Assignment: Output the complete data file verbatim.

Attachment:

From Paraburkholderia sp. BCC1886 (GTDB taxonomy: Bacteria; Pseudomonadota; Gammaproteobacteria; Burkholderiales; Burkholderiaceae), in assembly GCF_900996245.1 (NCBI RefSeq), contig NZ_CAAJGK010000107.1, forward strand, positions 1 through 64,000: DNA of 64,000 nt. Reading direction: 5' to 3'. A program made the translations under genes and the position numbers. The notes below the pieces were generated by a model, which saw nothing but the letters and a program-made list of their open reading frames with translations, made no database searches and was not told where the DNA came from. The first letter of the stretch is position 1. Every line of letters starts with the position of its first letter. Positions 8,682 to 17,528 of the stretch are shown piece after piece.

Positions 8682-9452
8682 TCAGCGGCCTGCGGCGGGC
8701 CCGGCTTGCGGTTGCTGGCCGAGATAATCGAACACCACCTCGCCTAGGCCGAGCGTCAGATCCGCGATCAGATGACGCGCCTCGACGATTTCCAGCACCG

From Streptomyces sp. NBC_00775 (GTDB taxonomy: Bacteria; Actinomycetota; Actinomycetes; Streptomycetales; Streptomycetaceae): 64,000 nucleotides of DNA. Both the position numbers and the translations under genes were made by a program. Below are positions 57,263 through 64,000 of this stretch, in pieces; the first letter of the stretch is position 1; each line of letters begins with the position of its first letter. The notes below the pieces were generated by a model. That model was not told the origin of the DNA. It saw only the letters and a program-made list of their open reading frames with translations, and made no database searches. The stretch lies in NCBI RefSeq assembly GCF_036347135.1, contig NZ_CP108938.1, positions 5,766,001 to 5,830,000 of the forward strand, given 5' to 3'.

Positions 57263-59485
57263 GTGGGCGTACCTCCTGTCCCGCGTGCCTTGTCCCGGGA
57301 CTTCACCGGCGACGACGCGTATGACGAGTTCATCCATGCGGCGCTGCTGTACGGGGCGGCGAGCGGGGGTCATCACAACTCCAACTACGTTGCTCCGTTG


From Paraburkholderia sp. BCC1886 (GTDB taxonomy: Bacteria; Pseudomonadota; Gammaproteobacteria; Burkholderiales; Burkholderiaceae), in assembly GCF_900996245.1 (NCBI RefSeq), contig NZ_CAAJGK010000107.1, forward strand, positions 1 through 64,000: DNA of 64,000 nt. Reading direction: 5' to 3'. A program made the translations under genes and the position numbers. The notes below the pieces were generated by a model, which saw nothing but the letters and a program-made list of their open reading frames with translations, made no database searches and was not told where the DNA came from. The first letter of the stretch is position 1. Every line of letters starts with the position of its first letter. Positions 8,682 to 17,528 of the stretch are shown piece after piece.

Positions 8682-9452
8682 TCAGCGGCCTGCGGCGGGC
8701 CCGGCTTGCGGTTGCTGGCCGAGATAATCGAACACCACCTCGCCTAGGCCGAGCGTCAGATCCGCGATCAGATGACGCGCCTCGACGATTTCCAGCACCG

From Streptomyces sp. NBC_00775 (GTDB taxonomy: Bacteria; Actinomycetota; Actinomycetes; Streptomycetales; Streptomycetaceae): 64,000 nucleotides of DNA. Both the position numbers and the translations under genes were made by a program. Below are positions 57,263 through 64,000 of this stretch, in pieces; the first letter of the stretch is position 1; each line of letters begins with the position of its first letter. The notes below the pieces were generated by a model. That model was not told the origin of the DNA. It saw only the letters and a program-made list of their open reading frames with translations, and made no database searches. The stretch lies in NCBI RefSeq assembly GCF_036347135.1, contig NZ_CP108938.1, positions 5,766,001 to 5,830,000 of the forward strand, given 5' to 3'.

Positions 57263-59485
57263 GTGGGCGTACCTCCTGTCCCGCGTGCCTTGTCCCGGGA
57301 CTTCACCGGCGACGACGCGTATGACGAGTTCATCCATGCGGCGCTGCTGTACGGGGCGGCGAGCGGGGGTCATCACAACTCCAACTACGTTGCTCCGTTG